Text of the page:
During our moments of despair and desolation, what is our heart saying? Are we closer to God, or further away?
In life, especially many of us who are truly in the world, laboring away to make a simple living for us, and our precious families, facing adversity is part of what we experience. For many of us, it is laboring away to make a simple living to take care of our beloved families. For others, we have to be caregivers of relatives who have become chronically ill, with medical and other expenses to think about. There seem to be many possible permutations to what adversity takes shape to snarl at us in our faces. What then, do we do in the face of adversity?
As our pilgrim progresses in his prayer and his reading of the Philokalia, he began to understand the writings of the fathers in the holy text more. The pilgrim has shown us that prayer must precede study, because our limited persons cannot possibly understand the deeper teachings of Christ. Only through a sustained faithful prayer over a length of time (Nehemiah 9), and certainly not a timeframe we determine, but God’s timeframe, asking for His mercy to open our eyes, before we begin to be able to unravel the mysteries and beauty of the many sacred texts of the fathers. The pilgrim also explained that sometimes, the reposed starets would appear in his dreams, to explain parts of the Philokalia to him. And the pilgrim would read and pray in the day, and walked only at night, to make best use of the light of the day. Wherever he went, he asked only for dried bread and some salt for sustenance, and would then walked on again. The pilgrim demonstrated to us a constancy of prayer, a disciplined and ascetic approach to daily life, with little attachment to the material world.
However, his blissful prayerful state was soon disrupted, when he was hit unconscious by two soldiers, and robbed of his only possessions – the knapsack containing his Holy Bible and the Philokalia.
From a blissful and tender state, the pilgrim was reduced to deep grief with tears day and night. He lost his Holy Bible, which has comforted him in his childhood, his most intimate possession, and his copy of the Philokalia, his most recent treasure that has brought him closer to God. He wished for death rather than to live (Jonah 4). That was when the starets appeared to the pilgrim once again, and told the pilgrim that the incident was one of Divine mercy and grace, to prevent the pilgrim from sinking into attachment of material possessions and spiritual greed. Sometimes, in our pilgrimage, we look for spiritual consolations, and focus on them, rather than focusing on God Himself. We become greedy, possessed by our own inner demons and our own will, rather than sinking into the deep oasis of God’s will. The starets in the dream, explained to the pilgrim that sometimes, we have to grieve before we can find closeness to God once again (1 Corinthians 10:13). Imagine this. If we are given a life of luxury and comfort with no trouble at all throughout life, how will we ever understand how much we have been blessed with? How can we learn of true love for those endowed with less, unless God shows us how wretched we truly are?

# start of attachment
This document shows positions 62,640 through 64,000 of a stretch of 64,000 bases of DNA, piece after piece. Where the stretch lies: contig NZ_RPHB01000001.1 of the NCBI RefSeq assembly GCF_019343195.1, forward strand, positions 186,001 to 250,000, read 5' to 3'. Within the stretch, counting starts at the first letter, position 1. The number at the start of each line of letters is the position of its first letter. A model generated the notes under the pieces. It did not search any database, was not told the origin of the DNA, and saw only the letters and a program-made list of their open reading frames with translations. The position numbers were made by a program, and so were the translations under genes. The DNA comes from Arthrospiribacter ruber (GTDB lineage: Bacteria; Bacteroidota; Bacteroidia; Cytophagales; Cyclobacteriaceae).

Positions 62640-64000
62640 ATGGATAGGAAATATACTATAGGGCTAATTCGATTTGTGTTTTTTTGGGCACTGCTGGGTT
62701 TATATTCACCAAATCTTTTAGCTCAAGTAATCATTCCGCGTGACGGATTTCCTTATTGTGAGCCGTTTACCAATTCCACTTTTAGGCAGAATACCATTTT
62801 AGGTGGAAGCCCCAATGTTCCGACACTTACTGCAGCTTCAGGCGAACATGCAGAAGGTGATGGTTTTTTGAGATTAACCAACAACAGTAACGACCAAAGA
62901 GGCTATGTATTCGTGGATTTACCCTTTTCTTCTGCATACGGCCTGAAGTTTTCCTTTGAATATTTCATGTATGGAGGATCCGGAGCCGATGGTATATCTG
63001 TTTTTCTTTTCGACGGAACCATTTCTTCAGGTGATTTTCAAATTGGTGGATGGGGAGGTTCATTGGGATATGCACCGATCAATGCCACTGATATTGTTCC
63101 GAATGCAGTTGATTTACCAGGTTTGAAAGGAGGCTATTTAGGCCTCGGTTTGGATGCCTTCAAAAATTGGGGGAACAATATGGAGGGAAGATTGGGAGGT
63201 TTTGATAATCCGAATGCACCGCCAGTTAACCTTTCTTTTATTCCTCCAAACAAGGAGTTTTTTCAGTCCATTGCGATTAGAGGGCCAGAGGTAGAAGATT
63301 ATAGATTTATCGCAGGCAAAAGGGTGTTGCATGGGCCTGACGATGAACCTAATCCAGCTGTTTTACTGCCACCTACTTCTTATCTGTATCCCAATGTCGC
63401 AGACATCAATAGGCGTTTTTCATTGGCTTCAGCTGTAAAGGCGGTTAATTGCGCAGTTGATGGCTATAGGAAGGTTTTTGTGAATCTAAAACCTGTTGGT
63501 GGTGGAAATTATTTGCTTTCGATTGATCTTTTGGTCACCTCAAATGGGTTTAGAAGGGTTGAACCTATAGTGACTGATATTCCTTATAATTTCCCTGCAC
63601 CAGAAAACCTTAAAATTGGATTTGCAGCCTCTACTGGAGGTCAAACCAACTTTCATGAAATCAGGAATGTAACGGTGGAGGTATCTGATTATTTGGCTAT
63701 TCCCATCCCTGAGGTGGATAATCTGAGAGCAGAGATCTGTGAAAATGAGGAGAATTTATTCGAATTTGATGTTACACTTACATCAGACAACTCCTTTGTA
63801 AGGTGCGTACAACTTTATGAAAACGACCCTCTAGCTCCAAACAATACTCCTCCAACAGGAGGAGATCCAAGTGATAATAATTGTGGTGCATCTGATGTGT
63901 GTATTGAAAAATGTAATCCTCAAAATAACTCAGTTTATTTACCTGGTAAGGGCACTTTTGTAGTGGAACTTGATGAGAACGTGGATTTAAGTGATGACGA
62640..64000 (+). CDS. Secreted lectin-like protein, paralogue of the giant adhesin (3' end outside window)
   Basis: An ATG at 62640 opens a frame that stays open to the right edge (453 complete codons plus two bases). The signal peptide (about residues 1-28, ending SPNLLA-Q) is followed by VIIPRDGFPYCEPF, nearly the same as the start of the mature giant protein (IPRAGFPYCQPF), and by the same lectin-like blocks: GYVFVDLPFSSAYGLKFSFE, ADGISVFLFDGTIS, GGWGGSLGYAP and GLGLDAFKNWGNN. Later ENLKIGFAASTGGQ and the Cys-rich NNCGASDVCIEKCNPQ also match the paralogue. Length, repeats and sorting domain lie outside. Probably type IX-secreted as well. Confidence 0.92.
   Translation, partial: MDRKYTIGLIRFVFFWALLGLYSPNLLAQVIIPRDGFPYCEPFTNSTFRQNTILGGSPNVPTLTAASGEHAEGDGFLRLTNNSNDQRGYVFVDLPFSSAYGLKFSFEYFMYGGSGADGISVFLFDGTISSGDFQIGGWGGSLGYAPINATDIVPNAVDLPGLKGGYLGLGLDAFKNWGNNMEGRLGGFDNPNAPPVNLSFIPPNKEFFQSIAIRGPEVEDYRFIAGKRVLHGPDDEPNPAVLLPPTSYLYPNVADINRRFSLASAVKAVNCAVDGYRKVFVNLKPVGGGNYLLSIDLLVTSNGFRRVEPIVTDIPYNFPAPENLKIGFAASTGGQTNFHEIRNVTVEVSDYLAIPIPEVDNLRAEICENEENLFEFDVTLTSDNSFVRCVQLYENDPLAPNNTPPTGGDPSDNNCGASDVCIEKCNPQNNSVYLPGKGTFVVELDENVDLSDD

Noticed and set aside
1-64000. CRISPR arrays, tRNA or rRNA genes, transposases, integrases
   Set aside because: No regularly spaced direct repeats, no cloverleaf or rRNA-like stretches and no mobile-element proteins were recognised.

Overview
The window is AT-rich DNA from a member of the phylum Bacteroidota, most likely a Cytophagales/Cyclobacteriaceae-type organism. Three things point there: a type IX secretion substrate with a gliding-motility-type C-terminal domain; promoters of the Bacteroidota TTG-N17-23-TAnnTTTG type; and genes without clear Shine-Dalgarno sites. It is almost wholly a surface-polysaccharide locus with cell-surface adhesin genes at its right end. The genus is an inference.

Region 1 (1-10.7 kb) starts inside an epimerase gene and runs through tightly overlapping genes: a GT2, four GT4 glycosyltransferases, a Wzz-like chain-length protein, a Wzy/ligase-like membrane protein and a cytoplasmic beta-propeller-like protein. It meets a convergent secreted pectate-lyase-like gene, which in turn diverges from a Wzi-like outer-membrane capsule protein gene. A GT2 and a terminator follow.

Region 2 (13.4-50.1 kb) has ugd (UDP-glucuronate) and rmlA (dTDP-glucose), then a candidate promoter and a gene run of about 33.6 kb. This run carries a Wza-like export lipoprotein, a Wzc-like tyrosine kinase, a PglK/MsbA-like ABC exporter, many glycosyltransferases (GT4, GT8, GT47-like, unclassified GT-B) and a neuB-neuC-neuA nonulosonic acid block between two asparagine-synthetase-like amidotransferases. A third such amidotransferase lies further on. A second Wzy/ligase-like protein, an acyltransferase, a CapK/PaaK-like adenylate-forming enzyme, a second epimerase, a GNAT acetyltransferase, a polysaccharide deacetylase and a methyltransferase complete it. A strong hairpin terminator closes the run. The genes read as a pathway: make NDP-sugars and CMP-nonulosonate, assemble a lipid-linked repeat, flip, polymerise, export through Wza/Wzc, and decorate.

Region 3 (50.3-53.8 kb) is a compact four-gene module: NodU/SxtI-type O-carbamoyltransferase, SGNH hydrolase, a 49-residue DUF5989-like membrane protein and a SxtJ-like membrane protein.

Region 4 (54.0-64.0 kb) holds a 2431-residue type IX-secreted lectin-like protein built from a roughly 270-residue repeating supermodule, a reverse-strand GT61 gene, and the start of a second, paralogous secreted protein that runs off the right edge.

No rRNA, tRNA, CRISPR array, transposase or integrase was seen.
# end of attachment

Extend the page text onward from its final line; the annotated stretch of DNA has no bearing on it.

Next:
The pilgrim woke from the dream relieved, and picked himself up, and started praying the Jesus Prayer with the Sign of the Cross once again, and asked God’s will be done. In returning to the basics of humility and constancy of prayer, he found the heart of peace again.
Life is never a constant. It is transient. God revealed His mercy upon the pilgrim once again, when the pilgrim’s path converged with a convoy of convicts, among them the two soldiers who robbed him earlier. He pleaded with the two soldiers and offered to pay them a small fee if he could have his Holy Bible and the Philokalia back.
The pilgrim found his Holy Bible and the Philokalia, in the care of the Captain who supervised the transit of the convoy. The Captain was a religious man who then shared a meal with the pilgrim.
The Captain revealed that in his youth, he was taken to alcoholism and that destroyed his life. The Captain eventually met a monk who instructed him to read the Bible every time his urge for the bottle returned. At first, the Captain could not understand the Bible at all. However, even as reluctant and unrepentant he was, God’s mercy permeates through any person who would bother to open up the Holy Bible, and His grace would reform any person. Eventually, truly, by the mercy of God, the Captain’s inner demons were banished by his slow and steady embrace of the reading of the Bible. Every time his urge for the bottle returned, he braved on to read yet another chapter of the Holy Bible. The monk told the Captain that Saint John Chrysostom, father among the saints, said that the very presence of the Holy Bible would chase evil spirits away. The Captain eventually reformed, regained his rank and status, and kept close to his breast pocket, a Holy Bible everywhere he went and prayed.
At this juncture, the Captain asked the pilgrim whether the Jesus Prayer or the Holy Bible is more exalted. The pilgrim said that to him, both are the same, because the most holy name of Jesus Christ contained the entire truth of the Bible, and that the holy Fathers said that the Jesus Prayer is the abbreviated form of the entire Bible. This is the mystery of the Jesus Prayer, a mercy and grace from God, through the holy name of Jesus Christ our Lord (St John 14:13-14).
Dear beloved, let us pray,
“Lord Jesus Christ, Son of God, have mercy on me, a sinner.”